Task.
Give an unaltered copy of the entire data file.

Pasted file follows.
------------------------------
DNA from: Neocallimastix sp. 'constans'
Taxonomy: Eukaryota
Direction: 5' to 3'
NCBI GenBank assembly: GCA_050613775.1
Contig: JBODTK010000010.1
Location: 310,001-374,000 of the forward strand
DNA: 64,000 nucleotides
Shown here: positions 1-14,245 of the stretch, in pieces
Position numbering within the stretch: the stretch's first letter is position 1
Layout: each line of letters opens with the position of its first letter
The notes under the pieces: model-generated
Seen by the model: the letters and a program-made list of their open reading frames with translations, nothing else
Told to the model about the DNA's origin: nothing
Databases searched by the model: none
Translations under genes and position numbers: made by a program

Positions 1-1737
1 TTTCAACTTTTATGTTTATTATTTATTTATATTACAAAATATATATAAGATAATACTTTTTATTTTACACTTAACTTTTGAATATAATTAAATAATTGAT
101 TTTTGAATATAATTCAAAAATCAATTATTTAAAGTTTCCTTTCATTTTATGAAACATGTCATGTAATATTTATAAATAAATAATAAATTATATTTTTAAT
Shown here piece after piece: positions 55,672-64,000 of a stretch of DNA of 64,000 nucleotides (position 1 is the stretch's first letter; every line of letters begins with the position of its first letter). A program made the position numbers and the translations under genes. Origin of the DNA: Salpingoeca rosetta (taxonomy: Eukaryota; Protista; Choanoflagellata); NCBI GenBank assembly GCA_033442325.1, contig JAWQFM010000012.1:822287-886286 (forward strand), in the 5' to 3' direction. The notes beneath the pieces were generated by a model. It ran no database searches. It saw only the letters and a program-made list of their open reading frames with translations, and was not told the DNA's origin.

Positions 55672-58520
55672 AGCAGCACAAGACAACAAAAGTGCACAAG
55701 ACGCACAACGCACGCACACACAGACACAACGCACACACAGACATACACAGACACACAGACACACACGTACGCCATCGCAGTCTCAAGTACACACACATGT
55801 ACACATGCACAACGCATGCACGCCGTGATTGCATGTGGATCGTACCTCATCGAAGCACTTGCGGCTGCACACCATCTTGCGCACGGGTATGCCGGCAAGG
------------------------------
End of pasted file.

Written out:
DNA from: Neocallimastix sp. 'constans'
Taxonomy: Eukaryota
Direction: 5' to 3'
NCBI GenBank assembly: GCA_050613775.1
Contig: JBODTK010000010.1
Location: 310,001-374,000 of the forward strand
DNA: 64,000 nucleotides
Shown here: positions 1-14,245 of the stretch, in pieces
Position numbering within the stretch: the stretch's first letter is position 1
Layout: each line of letters opens with the position of its first letter
The notes under the pieces: model-generated
Seen by the model: the letters and a program-made list of their open reading frames with translations, nothing else
Told to the model about the DNA's origin: nothing
Databases searched by the model: none
Translations under genes and position numbers: made by a program

Positions 1-1737
1 TTTCAACTTTTATGTTTATTATTTATTTATATTACAAAATATATATAAGATAATACTTTTTATTTTACACTTAACTTTTGAATATAATTAAATAATTGAT
101 TTTTGAATATAATTCAAAAATCAATTATTTAAAGTTTCCTTTCATTTTATGAAACATGTCATGTAATATTTATAAATAAATAATAAATTATATTTTTAAT
Shown here piece after piece: positions 55,672-64,000 of a stretch of DNA of 64,000 nucleotides (position 1 is the stretch's first letter; every line of letters begins with the position of its first letter). A program made the position numbers and the translations under genes. Origin of the DNA: Salpingoeca rosetta (taxonomy: Eukaryota; Protista; Choanoflagellata); NCBI GenBank assembly GCA_033442325.1, contig JAWQFM010000012.1:822287-886286 (forward strand), in the 5' to 3' direction. The notes beneath the pieces were generated by a model. It ran no database searches. It saw only the letters and a program-made list of their open reading frames with translations, and was not told the DNA's origin.

Positions 55672-58520
55672 AGCAGCACAAGACAACAAAAGTGCACAAG
55701 ACGCACAACGCACGCACACACAGACACAACGCACACACAGACATACACAGACACACAGACACACACGTACGCCATCGCAGTCTCAAGTACACACACATGT
55801 ACACATGCACAACGCATGCACGCCGTGATTGCATGTGGATCGTACCTCATCGAAGCACTTGCGGCTGCACACCATCTTGCGCACGGGTATGCCGGCAAGG